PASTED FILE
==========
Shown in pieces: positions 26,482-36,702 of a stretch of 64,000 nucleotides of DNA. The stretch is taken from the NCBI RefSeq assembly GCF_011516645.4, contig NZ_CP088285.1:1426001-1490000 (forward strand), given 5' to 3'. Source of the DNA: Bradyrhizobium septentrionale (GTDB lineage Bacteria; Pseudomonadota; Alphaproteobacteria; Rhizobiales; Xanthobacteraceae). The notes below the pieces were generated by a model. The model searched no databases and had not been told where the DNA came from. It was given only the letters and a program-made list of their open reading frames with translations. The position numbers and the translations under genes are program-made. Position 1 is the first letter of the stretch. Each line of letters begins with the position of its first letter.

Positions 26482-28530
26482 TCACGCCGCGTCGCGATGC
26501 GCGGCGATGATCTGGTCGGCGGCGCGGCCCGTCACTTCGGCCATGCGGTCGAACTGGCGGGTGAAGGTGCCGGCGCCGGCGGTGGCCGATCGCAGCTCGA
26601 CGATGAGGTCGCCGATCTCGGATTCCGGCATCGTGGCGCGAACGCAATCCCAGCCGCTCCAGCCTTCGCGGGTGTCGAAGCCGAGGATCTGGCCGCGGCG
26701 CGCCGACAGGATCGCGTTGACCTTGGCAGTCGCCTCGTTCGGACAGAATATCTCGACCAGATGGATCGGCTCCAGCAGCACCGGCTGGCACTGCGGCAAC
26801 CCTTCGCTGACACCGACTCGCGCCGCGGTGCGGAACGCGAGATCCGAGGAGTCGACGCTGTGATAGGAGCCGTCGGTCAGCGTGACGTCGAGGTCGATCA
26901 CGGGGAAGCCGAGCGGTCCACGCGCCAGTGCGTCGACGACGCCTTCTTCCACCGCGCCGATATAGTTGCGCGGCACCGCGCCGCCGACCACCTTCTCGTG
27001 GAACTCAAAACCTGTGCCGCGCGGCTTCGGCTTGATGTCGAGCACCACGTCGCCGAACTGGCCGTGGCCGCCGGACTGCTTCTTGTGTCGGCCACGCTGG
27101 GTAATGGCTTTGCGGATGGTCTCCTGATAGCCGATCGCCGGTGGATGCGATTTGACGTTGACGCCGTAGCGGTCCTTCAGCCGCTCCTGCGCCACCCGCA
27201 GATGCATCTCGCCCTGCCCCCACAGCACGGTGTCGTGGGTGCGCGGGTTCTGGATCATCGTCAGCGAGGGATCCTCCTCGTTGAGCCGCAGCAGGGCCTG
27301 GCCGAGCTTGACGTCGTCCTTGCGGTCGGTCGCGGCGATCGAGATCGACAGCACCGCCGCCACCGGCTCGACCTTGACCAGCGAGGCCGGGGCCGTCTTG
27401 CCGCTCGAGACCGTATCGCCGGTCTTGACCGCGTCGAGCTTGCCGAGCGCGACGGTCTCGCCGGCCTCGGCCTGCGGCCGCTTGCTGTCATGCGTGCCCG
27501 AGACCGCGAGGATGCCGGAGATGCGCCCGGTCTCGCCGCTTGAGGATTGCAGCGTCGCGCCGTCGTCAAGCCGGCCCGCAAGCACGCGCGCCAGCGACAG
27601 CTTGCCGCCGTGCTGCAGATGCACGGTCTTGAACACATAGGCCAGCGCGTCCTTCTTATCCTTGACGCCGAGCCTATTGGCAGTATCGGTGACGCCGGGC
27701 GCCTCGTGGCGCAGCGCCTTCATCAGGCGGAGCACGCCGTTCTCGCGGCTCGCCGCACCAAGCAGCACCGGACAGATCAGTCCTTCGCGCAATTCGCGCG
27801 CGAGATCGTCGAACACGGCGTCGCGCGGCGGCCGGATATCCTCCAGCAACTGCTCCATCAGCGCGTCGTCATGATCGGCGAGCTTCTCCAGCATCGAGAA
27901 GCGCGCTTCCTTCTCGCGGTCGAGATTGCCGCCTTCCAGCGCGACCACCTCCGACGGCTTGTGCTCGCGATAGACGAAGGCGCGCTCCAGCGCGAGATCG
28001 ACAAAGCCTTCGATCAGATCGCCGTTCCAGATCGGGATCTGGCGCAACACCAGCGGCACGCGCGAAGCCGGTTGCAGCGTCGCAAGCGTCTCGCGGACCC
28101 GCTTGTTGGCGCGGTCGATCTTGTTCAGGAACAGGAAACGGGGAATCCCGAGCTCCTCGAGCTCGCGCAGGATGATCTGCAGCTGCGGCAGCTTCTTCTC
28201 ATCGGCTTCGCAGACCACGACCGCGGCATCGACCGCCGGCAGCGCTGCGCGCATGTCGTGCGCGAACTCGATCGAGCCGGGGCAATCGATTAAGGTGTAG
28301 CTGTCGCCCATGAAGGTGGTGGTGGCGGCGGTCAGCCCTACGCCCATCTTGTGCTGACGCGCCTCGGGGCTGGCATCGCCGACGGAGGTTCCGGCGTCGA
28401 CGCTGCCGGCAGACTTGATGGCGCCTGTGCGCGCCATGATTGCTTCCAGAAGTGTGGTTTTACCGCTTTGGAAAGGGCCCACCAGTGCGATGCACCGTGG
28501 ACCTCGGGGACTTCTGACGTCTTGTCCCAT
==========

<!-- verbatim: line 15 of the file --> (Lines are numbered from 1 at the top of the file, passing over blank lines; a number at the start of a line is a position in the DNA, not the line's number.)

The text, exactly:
27601 CTTGCCGCCGTGCTGCAGATGCACGGTCTTGAACACATAGGCCAGCGCGTCCTTCTTATCCTTGACGCCGAGCCTATTGGCAGTATCGGTGACGCCGGGC